Children’s Ark playground in University Hospital Limerick receives a donation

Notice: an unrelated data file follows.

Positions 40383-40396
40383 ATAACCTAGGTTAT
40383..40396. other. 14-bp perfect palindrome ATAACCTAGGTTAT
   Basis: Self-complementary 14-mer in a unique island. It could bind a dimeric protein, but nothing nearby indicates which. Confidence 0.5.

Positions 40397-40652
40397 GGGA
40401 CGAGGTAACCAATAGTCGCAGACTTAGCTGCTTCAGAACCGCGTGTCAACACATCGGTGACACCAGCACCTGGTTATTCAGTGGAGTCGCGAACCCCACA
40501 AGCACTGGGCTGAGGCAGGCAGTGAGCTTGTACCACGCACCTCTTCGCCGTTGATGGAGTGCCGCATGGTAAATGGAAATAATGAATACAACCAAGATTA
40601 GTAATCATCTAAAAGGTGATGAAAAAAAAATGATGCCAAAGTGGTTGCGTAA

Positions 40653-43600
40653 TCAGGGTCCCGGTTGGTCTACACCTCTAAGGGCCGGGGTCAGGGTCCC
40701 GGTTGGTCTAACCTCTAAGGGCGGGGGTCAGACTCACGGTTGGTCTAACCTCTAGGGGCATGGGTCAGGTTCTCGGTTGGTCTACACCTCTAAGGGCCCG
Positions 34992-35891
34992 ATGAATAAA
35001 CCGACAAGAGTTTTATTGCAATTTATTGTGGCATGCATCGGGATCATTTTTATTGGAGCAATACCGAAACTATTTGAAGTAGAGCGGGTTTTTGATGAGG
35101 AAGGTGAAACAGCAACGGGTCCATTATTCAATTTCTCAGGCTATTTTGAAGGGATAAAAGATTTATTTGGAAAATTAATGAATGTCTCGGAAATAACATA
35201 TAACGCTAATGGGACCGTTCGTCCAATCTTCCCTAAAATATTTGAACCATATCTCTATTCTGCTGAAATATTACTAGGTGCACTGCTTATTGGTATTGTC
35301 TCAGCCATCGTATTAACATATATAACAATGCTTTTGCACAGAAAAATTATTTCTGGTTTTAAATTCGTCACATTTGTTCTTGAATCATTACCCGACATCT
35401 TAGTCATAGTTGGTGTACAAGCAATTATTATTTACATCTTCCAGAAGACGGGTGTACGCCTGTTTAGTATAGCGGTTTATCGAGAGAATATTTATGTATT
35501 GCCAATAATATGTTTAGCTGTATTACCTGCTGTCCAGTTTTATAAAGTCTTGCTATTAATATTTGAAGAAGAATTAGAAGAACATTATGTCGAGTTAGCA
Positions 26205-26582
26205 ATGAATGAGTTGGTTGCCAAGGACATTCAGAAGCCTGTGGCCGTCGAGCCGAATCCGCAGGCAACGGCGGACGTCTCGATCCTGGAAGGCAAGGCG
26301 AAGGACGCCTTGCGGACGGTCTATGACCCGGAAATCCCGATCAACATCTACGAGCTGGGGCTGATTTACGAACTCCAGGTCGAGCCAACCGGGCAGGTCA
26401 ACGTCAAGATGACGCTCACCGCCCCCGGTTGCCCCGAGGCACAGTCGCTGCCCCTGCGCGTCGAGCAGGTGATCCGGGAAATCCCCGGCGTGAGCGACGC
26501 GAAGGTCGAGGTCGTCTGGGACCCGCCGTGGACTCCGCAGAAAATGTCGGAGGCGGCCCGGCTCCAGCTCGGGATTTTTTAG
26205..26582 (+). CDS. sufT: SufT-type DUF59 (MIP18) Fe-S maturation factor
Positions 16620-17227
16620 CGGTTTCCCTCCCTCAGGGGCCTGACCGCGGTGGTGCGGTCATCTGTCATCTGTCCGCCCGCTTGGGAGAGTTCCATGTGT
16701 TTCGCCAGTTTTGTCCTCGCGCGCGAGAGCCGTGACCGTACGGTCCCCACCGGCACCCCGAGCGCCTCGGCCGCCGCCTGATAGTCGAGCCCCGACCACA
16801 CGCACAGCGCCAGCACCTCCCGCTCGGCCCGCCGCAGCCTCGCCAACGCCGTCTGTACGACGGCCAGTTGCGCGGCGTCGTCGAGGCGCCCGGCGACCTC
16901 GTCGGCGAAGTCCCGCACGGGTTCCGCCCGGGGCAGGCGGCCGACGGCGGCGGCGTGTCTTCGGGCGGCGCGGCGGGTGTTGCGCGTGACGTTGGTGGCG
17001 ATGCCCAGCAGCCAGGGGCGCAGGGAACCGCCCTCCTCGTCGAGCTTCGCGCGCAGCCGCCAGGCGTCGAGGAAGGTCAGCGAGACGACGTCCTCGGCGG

first_imgManagement at most overcrowded and most COVID-hit hospital apologise to patients ‘waiting over 100 hours’ for a bed Dr Siobhan Gallagher, Consultant Paediatrician, UL Hospitals Group, second from left, receives a donation from Helen Cunneen, Children’s Ark Development Group, for the refurbishment of the outdoor play area at the Children’s Ark, University Hospital Limerick. Also pictured are Margaret Gleeson, Chief Director of Nursing and Midwifery, UL Hospitals Group; Beryl Carswell and Avril Condell, Children’s Ark Development Group/Children in Hospital Ireland Limerick branch; and Dr Gerry Burke, Clinical Director, Maternal and Child Health Directorate, UL Hospitals Group.The Children’s Ark in University Hospital Limerick has received a donation courtesy of Helen Cunneen of Children’s Ark Development group for the refurbishment of the outdoor play area.The donation was accepted by Dr. Siobhan Gallaher Consultant Paediatrician for UL Hospitals Group. Also present were Margaret Gleeson, Chief Director of Nursing and Midwifery, UL Hospitals Group; Beryl Carswell and Avril Condell, Children’s Ark Development Group/Children in Hospital Ireland Limerick branch and Dr Gerry Burke, Clinical Director, Maternal and Child Health Directorate, UL Hospitals Group.The project includes a variety of play-based, activity equipment; specialised fitness equipment for patients with cystic fibrosis; multi-sensory play panels and a partially covered all weather play area. The courtyard’s design will provide a safe environment for all paediatric patients and a holistic space for parents and carers to relax in. It is anticipated that the project will be completed by summer 2018.Sign up for the weekly Limerick Post newsletter Sign Up More about health here. Print Facebook 53 patients waiting for beds at UHL University Hospital Limerick Christmas Gift appeal for children in Direct Provision WhatsApp Linkedin Email Numbers of Limerick hospital group staff sidelined by COVID-19 reduces by 162 in past 7 days center_img TAGSChildren’s ArkdonationHelen Cunnennuniversity hospital limerick RELATED ARTICLESMORE FROM AUTHOR NewsHealthChildren’s Ark playground in University Hospital Limerick receives a donationBy Staff Reporter – March 12, 2018 2267 Advertisement 64 patients waiting for beds in UHL Previous articleCompetition winnerNext articleTwo sets of friends from Limerick are finalists in friendship competition Staff Reporterhttp://www.limerickpost.ie Twitter Updated statement on service disruptions UL Hospitals Group last_img read more